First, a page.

2013 has been a roller-coaster ride for U.S. poultry producers. Exports have increased, but haven’t lived up to early growth prospects as avian flu outbreaks on two continents have wreaked havoc with demand.
The year started on an upswing. In January, U.S. poultry meat exports totaled 370,872 metric tons, up 8.6 percent from January 2012. January exports to China totaled 17,933 metric tons, up 229 percent, and those to Russia soared 207 percent to 22,859 metric tons. Though neither country is in the top five markets for U.S. poultry, both have held the top spot at different times within the last decade, so exporters welcomed the renewed interest.
In April, growth in exports to China slowed dramatically when consumers there cut back on poultry purchases, both domestic and imported. A new strain of avian flu was discovered in the domestic Chinese flock that as of June 30 had hospitalized 134 people and killed 43 people.
China responded to the new strain by closing traditional live poultry markets and killing millions of chicken nationwide. Consumers responded by avoiding poultry, at home and in restaurants.
“We thought that people would try to avoid domestic chicken, and have more preference for imported chicken, but this is not the case. Across the board, people are being more cautious,” Sarah Li, director of the USA Poultry & Egg Export Council’s Hong Kong office, told reporters in China last spring. “According to our importers, (wholesale) sales for both imported and domestic chicken products have declined by 80 percent.”
Yum! Brands, which owns Kentucky Fried Chicken, Pizza Hut and Taco Bell, saw its revenue in China plunge 36 percent in April year-over-year. Yum! reported in mid-June that the decreases were moderating, saying May sales in China were down just 19 percent compared to the same month in 2012.
Last month, Chinese officials also reported that the avian flu virus was under control and wouldn’t be a factor at least until next winter. The stock market responded with higher prices for poultry exporting companies and fast food chains.
“It’s too early to tell what impact this will have on exports,” said Jim Sumner, president of the USA Poultry and Egg Export Council. “But consumption in China is returning to normal, so we hope exports will rise along with consumption.”
Just as exports were climbing out of China’s demand dip, the outlook plunged back into uncertainty after officials in Arkansas confirmed that a mild strain of avian flu had been discovered in a flock there. Officials in China, Russia and Japan announced June 26 that imported poultry meat from Arkansas would be banned.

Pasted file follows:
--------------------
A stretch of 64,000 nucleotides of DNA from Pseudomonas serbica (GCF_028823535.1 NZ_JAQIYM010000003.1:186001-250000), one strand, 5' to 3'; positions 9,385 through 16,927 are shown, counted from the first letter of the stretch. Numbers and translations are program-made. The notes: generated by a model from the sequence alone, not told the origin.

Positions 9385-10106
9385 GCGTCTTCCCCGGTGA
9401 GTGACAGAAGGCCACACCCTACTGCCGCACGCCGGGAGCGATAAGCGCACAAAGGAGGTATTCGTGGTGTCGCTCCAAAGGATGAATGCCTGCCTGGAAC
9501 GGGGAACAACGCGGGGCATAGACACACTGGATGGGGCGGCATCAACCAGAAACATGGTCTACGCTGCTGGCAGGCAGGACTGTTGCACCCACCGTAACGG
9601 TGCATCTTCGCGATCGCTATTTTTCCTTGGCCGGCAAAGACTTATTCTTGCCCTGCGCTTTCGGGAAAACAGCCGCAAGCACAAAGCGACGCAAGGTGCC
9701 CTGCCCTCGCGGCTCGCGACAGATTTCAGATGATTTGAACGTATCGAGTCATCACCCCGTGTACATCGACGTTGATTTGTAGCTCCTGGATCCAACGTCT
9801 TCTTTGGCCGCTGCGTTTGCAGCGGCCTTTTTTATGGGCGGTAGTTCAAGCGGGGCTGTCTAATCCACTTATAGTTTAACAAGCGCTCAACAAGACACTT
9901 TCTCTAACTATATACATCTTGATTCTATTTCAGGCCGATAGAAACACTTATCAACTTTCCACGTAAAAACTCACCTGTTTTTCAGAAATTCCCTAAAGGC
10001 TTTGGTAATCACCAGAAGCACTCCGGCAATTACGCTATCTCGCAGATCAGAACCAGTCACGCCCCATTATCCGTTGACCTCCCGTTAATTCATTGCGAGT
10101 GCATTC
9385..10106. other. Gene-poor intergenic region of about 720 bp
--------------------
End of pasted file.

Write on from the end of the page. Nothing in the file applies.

Although Arkansas is the second-largest poultry-producing state behind Georgia, there is enough production elsewhere to cover exports to China, Russia and Japan with no direct impact expected. The main issue is how long the bans will stay in place and if other countries will follow suit.
Arkansas state officials hope the embargoes are lifted within the next few months, but note that China often keeps such actions in place for years. China closed its borders to chicken from Arkansas in 2008 after the last reported case of avian flu there. It took almost four years and a trip by Arkansas Gov. Jim Beebe before the embargo was lifted in 2012.
Poultry shippers did get two bits of good trade news in June. The World Trade Organization refused to dismiss a U.S. challenge to India’s poultry import policy that virtually bans any imports of U.S. poultry meat, eggs or egg products. The U.S. argued that India’s policy amounts to an illegal trade barrier, thinly disguised as an issue of health and safety. Sales of poultry and eggs to India totaled 1,604 metric tons in 2002. During the first five months of 2013, U.S. producers sold 1,322 pounds of egg products to the country.
India has banned the products, citing an avian flu discovery in the U.S., but the U.S. says India is violating an internationally recognized scientific standard.
India’s policy makes no distinction between the high-pathogenic version of bird flu that can cause disease and the so-called low-pathogenic version that can’t, contrary to the international standards. Only low-pathogenic bird flu has been found in the U.S. since 2004, according to U.S. officials. The dispute is expected to be heard by a WTO panel before the end of the year.
President Obama also publicly added the poultry industry to the list of issues he will push during negotiations with the European Union on a proposed Trans-Atlantic Trade and Investment Partnership.
The U.S. poultry industry said it is missing out on a market it estimates at about $600 million each year. European countries have banned U.S. poultry meat since 1996, because the U.S. allows using hyper-chlorinated water to kill bacteria such as salmonella in chicken meat. The National Chicken Council and the USAPEEC say the method is safe and the embargo is a non-tariff trade barrier used by European politicians to protect their poultry industry from cheaper U.S. imports.
Contact Stephanie Nall at firstname.lastname@example.org.